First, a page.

- Spinal Cord Injury and Exercise
- Aquatic Exercise for Children with Cerebral Palsy
- The Training Corner
- Exercise During Pregnancy
- Battling Gravity with Exercise During Pregnancy
- A New Use for "Down Time": How Fitness Professionals Can (and Should!) Reach Out to People with Disabilities
- Inclusive Fitness Trainer Certification
- Addressing Barriers to Exercise with Older Adults
- Frequently Asked Questions About My Experience with Spastic Cerebral Palsy
- Physical Activity and Bone Health: Strategies for Exercise Prescription and Osteoporosis
- Community Voice: First-Time Mom with Spastic Cerebral Palsy
My name is Ginni Buller, I am 36 years old, and I have mild spastic cerebral palsy (CP). I am married to a wonderful man and have 2 children: Edward, born in November of 2008 and Sarah in 2005. A few years ago, I authored an article for NCPAD, 'First Time Mom with Spastic Cerebral Palsy' (http://www.ncpad.org/425/2253/Community~Voice~~First-Time~Mom~with~Spastic~Cerebral~Palsy), sharing the story of my first pregnancy. That article described how I used physical activity to prepare for a healthy pregnancy with my daughter Sarah, who now is almost 4 years old.
I am a stay-at-home-mom. My husband and I decided to have another child because we wanted a sibling for Sarah but also because we wanted to have another child to love and raise. I would like to share with you my life as a mother of two, who happens to have cerebral palsy.
|Ginni with her husband and two children|
To get ready for my second pregnancy, I started physical training in January of 2008 with a personal trainer at a gym. I chose to work out with a trainer instead of having physical therapy. I researched having a personal trainer as well as physical therapy and decided that having a personal trainer would offer the same benefits as physical therapy (and be less expensive). I chose my trainer because he had some experience working with people with physical problems in clinical settings. When I spoke with him regarding personally training me, I shared that I was trying to get pregnant. I told him my goals, which were to be physically fit and to prepare for my anticipated pregnancy. Specifically, I wanted to work on loosening my muscles and increasing my range of motion and flexibility. If I do not exercise for long periods of time, I experience an increase of tightening muscle tone and spasticity. Consequently, we scheduled 1-hour training sessions 3 times per week. My trainer, Joe, has written his perspective on how he developed my exercise program:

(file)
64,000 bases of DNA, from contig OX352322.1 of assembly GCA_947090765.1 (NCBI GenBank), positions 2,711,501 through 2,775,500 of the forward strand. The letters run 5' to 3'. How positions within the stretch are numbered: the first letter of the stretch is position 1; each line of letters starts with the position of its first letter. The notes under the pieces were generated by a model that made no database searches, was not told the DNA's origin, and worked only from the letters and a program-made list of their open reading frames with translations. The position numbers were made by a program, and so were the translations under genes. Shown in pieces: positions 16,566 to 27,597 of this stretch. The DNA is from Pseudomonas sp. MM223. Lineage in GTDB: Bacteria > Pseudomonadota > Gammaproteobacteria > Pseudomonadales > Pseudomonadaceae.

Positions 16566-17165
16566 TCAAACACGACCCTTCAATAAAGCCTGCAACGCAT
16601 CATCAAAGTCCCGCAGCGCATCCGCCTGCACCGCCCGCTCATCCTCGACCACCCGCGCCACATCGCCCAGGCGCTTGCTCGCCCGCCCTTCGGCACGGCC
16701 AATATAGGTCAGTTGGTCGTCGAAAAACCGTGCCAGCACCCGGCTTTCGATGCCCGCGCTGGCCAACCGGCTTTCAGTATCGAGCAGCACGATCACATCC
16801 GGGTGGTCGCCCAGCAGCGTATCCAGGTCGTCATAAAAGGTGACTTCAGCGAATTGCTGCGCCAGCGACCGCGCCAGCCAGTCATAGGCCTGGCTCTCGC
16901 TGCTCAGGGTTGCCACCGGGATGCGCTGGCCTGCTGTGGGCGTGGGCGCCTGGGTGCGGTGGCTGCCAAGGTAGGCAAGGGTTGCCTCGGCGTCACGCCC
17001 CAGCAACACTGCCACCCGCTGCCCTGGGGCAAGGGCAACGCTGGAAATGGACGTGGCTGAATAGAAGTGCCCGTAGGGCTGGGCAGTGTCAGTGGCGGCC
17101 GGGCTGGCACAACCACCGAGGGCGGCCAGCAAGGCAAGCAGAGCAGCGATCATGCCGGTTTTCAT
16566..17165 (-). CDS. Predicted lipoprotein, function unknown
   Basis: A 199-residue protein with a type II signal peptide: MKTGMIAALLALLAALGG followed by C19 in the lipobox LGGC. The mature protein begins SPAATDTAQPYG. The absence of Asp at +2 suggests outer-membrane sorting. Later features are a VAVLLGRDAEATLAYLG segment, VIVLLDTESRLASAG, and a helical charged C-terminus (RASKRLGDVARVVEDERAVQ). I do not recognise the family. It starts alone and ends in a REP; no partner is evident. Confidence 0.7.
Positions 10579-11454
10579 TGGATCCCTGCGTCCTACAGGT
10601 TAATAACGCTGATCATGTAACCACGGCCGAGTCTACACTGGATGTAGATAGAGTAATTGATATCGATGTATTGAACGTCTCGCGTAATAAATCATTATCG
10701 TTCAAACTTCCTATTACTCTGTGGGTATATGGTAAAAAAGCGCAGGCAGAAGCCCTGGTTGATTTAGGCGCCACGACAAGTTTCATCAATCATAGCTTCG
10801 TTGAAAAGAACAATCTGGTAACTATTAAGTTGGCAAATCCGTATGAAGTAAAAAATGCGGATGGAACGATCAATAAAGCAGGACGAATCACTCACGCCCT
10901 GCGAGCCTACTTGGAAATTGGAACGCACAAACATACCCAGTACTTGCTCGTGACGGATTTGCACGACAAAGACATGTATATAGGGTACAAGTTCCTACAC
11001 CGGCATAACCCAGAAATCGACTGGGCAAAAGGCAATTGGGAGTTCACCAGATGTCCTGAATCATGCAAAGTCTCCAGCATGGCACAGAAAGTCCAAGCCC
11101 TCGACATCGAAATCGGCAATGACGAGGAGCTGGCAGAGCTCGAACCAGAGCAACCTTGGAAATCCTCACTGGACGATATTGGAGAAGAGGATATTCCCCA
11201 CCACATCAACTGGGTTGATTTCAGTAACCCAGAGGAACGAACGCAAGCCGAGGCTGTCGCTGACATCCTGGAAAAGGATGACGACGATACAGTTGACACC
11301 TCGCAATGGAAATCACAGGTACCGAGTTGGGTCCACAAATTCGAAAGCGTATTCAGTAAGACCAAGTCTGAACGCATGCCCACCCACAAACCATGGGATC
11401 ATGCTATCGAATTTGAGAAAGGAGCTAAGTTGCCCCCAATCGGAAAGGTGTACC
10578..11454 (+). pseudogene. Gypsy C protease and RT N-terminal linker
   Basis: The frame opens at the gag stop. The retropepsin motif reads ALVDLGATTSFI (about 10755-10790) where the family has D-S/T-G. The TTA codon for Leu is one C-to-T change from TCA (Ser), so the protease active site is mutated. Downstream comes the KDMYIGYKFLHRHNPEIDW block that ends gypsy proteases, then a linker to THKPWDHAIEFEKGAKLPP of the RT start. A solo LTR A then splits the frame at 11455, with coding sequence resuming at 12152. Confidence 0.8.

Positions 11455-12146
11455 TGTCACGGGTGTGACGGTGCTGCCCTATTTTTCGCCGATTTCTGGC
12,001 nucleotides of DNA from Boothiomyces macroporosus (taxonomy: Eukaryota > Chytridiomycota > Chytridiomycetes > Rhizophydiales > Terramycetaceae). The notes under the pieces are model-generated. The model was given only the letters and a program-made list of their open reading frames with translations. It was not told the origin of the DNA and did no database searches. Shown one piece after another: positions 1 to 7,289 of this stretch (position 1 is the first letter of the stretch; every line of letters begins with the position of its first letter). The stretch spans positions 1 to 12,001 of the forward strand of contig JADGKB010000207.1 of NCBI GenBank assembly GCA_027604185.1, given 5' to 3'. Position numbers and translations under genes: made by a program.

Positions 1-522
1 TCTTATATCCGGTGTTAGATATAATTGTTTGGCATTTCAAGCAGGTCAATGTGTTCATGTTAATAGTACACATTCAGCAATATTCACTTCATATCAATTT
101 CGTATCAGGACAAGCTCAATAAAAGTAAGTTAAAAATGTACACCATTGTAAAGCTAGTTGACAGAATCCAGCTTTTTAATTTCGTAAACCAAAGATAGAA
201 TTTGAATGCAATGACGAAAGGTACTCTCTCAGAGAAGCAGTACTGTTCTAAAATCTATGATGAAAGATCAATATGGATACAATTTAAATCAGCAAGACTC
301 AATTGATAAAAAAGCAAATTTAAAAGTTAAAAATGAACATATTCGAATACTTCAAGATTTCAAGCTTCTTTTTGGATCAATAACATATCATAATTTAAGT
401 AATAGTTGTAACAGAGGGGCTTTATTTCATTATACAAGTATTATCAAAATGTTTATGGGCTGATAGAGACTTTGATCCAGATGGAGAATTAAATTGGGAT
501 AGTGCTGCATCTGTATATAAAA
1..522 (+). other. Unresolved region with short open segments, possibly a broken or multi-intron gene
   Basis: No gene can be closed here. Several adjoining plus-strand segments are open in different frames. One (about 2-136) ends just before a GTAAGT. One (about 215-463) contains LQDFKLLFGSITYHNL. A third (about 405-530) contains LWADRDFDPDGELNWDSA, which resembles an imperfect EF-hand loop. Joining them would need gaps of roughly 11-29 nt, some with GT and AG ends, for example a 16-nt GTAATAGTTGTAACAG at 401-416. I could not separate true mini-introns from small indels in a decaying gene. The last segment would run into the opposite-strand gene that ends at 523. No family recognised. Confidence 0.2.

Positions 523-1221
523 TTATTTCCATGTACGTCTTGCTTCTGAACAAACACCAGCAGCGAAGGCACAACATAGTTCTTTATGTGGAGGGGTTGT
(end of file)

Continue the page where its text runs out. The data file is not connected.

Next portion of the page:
'My name is Joseph Trout and I am Ginni Buller's personal trainer. I began training Ginni on January 7, 2008. At the gym, Ginni inquired about having a personal trainer to assist her with stretching, balance, and resistance training. I wanted to incorporate all the necessary exercises with consideration of her spastic CP so that she could achieve her optimum functional ability. Initially, I had concerns as to how I could assist Ginni and as to how much progress would be accomplished with CP. However, as we began training, it was clear that Ginni's determination and drive would overcome any obstacle that her CP would present. I soon realized that no matter what exercise I planned for Ginni, she was going to do it regardless of the challenges that beset her. At one point I promised Ginni that she would be able to walk up and down stairs without using the railing, to which she responded, 'Yeah, right,' but with motivation and hard work, she kept pushing herself until she eventually did accomplish the goal we had set....even with the additional weight of her pregnancy.